6. BTW Are you going to read the JR Ward??
    If you do, will you do a review for us???
    huh? huh?
    Pretty please with a cherry on top!?!


  7. I've been holding off commenting -- nah, I'll be honest: I commented immediately in response to Victoria's post, but Blogger (the hateful despised Blogger that I, regretfully, have not had time to replace with WordPress) ate my comment.

    And actually that seemed providential. Because I wanted to see what you all think about this. Like Victoria, I don't have an answer, but I think about it.

    Here's what I think about authors -- they're human. At the same time, I know that I might be like Dianne and refuse to read someone's work simply because I didn't like the author in person. (I didn't read Jenny Crusie's work for 10 years because I met her once and she was perfectly pleasant, but . . . I don't know -- something rubbed me the wrong way. That's all on me, seriously. But I still didn't read her work. Fairness doesn't seem to enter into these visceral reactions.)

    And here's what I think about my own situation. If I got published, I'd still be me. I suspect some people think I'm pompous and a know-it-all. I have, on occasion, tried hard to be restrained and less opinionated. I could do that for the length of a public outing where I was performing as an author. But here, at my own blog, I really just have to be myself.

    I don't always get it right, in tone or in action. But I learned a long time ago that all I can do is accept criticism gracefully, apologize immediately for my mistakes (because there will always be mistakes), and try to do better next time.

    Is that enough? Maybe not, and almost certainly not for everyone. Katiebabs has that wonderful post about the "in-crowd" and I think she's right that someone somewhere thinks she's better than me. But that situation is not within my control.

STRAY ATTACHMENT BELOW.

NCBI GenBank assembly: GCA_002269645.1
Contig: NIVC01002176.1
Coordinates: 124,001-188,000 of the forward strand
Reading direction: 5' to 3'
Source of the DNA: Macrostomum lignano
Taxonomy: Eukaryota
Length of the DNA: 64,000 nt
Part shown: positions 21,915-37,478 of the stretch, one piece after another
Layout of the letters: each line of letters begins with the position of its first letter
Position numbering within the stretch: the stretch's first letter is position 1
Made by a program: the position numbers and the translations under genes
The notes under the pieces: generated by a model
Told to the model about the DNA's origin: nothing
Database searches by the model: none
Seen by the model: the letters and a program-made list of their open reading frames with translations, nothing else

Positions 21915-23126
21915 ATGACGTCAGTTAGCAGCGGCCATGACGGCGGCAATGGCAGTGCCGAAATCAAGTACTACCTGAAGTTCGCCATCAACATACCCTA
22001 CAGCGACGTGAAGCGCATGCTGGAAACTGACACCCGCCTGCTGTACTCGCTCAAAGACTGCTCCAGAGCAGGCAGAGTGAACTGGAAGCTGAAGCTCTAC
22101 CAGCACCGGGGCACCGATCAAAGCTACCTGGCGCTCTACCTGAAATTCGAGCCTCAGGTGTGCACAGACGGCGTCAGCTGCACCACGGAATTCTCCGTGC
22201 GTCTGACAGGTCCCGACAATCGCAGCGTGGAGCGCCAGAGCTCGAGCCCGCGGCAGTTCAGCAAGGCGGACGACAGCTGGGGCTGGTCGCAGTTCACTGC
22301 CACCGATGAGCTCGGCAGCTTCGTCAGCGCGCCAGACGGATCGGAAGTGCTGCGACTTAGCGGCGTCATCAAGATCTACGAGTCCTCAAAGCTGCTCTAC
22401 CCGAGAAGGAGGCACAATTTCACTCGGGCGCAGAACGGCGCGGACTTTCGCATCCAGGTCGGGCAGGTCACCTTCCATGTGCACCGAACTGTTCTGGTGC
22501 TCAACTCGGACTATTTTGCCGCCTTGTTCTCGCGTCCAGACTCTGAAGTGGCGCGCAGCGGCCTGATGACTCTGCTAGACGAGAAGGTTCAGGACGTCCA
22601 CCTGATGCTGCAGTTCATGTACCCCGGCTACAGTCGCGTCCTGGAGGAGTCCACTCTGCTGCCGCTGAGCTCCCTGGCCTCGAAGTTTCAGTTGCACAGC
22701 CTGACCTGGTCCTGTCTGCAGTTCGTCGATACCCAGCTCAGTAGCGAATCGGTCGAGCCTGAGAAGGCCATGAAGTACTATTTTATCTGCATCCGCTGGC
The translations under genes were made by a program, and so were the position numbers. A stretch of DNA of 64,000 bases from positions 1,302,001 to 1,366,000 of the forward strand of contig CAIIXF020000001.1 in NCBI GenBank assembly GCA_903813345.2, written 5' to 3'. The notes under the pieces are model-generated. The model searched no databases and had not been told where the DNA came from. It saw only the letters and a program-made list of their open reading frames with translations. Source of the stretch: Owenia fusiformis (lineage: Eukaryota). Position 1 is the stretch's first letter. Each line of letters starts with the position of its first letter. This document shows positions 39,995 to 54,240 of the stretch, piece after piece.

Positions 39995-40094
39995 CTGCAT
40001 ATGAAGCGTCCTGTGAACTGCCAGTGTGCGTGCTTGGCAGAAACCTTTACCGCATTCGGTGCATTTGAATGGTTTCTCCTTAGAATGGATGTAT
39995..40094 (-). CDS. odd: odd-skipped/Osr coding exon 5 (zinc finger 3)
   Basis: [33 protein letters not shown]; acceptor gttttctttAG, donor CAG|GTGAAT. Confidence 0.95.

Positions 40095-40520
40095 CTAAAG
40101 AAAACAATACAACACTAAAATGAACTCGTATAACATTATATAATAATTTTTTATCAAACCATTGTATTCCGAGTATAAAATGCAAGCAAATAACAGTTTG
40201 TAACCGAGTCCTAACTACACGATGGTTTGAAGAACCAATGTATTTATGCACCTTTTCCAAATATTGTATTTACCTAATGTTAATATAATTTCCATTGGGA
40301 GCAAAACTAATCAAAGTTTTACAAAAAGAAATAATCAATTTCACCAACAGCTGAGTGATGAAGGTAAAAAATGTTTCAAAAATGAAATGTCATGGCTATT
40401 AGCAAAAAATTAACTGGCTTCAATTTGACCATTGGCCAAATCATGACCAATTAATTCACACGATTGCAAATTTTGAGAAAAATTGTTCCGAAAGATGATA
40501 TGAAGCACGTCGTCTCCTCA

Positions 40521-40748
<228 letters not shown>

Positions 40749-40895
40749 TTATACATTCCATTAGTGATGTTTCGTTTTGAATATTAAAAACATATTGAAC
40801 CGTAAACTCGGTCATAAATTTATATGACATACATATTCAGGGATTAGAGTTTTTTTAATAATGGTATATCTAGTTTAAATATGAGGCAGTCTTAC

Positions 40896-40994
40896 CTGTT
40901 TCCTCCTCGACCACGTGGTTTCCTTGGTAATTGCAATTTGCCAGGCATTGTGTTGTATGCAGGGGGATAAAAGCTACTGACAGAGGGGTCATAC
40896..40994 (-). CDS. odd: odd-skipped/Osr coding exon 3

8. Edie --

    BTW Are you going to read the JR Ward??
    If you do, will you do a review for us???
    huh? huh?
    Pretty please with a cherry on top!?!

    Sure. But why? Aren't there other reviews of JR Ward's Black Dagger books out there? Why, pray tell, would you specifically want my take on this beloved ♥ ♥ ♥ series?

    Or is this one of these "let's get Magdalen the Cranky Pants to review it -- she hates everything!" moments?

  9. Your #3 reminds me of Stephen King's "Misery," in which the psychotic fan objects to the author killing off the heroine, and compels him not merely to resurrect her, but to do so in a manner consistent with the laws of physics and the published account of her death. (You may recall that I objected to the Harry Potter epilogue on the ground that I didn't think it was consistent with the world as described in the earlier seven books.)

  10. Cos it really is awful (Yet I read the first four - five? books) and I am mean??
    And I think you could get some mileage out of it... and I would be endlessly entertained?

    Isn't that why you are here? To entertain me??



  11. Henry -- Hmm, you'll need to tell me more about your issues with Rowling's epilogue to Book #7 (because, while I may recall your objections, I have to admit I don't actually them) -- we'll talk.

    Edie -- Oh, wow, you sure know how to put the pressure on. I will try my best.

    And of course I'm here to entertain you and only you? How could you ever doubt it? ♥

  12. As I just said on twitter, no pressure intended. I am just dying of curiosity to see your reaction to the book.
    Whether you will inhale it or end up with a big pile of WTF?!

    ((hugs)) for recognising the world revolves around me.
    I is terrible I know.